San Francisco shows paid family leave should be designed with an equity approach

Only 23% of workers in the US have access to paid family leave through their employers. Without enough pay, many return to work within weeks of giving birth or adopting. Research has shown that laws that increase access to paid leave resulted in better health for birthing people and babies. But while it benefits economic security and health, paid leave is not equally available.

Forty percent of workers in the highest paid jobs have paid family leave benefits, compared to only 7% in the lowest paid jobs. Because racism impacts employment and economic opportunities, Black women and other people of color more likely to have low-wage, part-time and shift work jobs, with a lower likelihood of workplace protections.

In 2017, San Francisco implemented the first fully paid leave law in the US. The law requires that most private sector employers in the city make up the difference from what California’s partially funded leave program offers, so workers have 100% wage replacement for 6 weeks after the birth of a child. New research using birth certificates and hospital records investigated whether the paid leave ordinance was associated with improved birth outcomes.

The results indicate that San Francisco’s policy had little effect on birthweight, gestational age at birth, and related outcomes. While the policy was intended to benefit low-income families who might not have been able to take advantage of programs that only paid partial wages during leave, research has shown that it may not have reached low-income pregnant people. By limiting coverage to firms with at least 20 employees, low-income workers and workers of color were disproportionately excluded from the policy. Those workers were also less likely to have received information about the policy from their employers.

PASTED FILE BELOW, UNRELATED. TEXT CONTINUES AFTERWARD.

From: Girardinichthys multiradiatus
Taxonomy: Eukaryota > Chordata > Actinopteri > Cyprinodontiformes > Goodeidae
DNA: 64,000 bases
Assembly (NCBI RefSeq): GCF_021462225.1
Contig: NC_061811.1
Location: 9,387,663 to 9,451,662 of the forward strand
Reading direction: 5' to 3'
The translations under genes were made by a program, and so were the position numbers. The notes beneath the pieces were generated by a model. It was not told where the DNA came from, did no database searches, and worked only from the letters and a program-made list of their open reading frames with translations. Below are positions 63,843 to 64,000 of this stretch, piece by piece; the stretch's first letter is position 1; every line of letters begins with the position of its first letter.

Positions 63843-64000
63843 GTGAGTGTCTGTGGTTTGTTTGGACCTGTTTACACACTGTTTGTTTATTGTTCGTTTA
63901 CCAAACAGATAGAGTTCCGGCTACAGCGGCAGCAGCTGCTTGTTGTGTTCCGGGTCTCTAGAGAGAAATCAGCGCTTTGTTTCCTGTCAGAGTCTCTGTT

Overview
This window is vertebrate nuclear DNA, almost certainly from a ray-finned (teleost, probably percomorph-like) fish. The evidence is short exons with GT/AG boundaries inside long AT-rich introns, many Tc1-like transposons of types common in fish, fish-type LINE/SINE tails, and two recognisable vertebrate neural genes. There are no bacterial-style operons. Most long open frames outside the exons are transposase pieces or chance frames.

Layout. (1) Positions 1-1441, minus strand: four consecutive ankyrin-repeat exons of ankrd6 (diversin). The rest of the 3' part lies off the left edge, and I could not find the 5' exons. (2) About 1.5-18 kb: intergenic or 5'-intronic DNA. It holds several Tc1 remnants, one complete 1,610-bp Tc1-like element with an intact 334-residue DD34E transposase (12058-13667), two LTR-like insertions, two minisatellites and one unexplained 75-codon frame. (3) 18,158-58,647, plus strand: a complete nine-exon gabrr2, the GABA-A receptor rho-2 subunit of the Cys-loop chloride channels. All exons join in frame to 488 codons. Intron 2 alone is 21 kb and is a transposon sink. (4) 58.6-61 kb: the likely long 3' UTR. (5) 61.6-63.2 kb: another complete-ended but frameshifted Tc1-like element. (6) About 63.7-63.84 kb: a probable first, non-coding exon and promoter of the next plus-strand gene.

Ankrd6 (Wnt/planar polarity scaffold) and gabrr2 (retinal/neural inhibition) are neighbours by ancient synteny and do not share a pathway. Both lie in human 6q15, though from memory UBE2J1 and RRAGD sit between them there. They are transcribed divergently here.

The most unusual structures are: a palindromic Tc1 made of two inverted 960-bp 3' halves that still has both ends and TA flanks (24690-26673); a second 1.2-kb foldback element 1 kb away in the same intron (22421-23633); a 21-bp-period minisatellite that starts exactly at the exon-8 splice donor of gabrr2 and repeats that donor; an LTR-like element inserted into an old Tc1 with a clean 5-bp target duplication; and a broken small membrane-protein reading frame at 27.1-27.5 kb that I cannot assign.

Despite the intended focus on low-wage workers, the policy may have improved leave for higher wage workers who already had access, potentially making health inequities worse. Unlike San Francisco’s policy, California’s paid family leave program with partial wage replacement doubled use of maternity leave from about 3 to 6 weeks, with strongest impacts among Black, non-college educated, unmarried and Latinx birthing people. That might be because California’s program covers almost all formal private sector workers. Overall, 2/3 of pregnant people with Medicaid in San Francisco worked during their pregnancies, and only 1/3 of them were eligible for the city’s paid leave coverage.

These results indicate that future prenatal and postnatal leave programs should be designed with an equity approach to reach birthing people most in need of economic and employment supports. Ideas for policies to advance health equity include requiring that wage replacement rates are high enough that low-income workers can afford to take time off, upholding job protections, increasing coverage for part-time and variable work, and increasing campaigns to improve knowledge and uptake among marginalized communities. Taking an explicit equity approach means acknowledging how structural factors make it harder to access time off during and after pregnancy. To ensure future expansions of paid family leave reach the people they’re intended to help and don’t make inequities worse, policymakers need to focus on issues that could limit access, like coverage and eligibility restrictions and limited public awareness.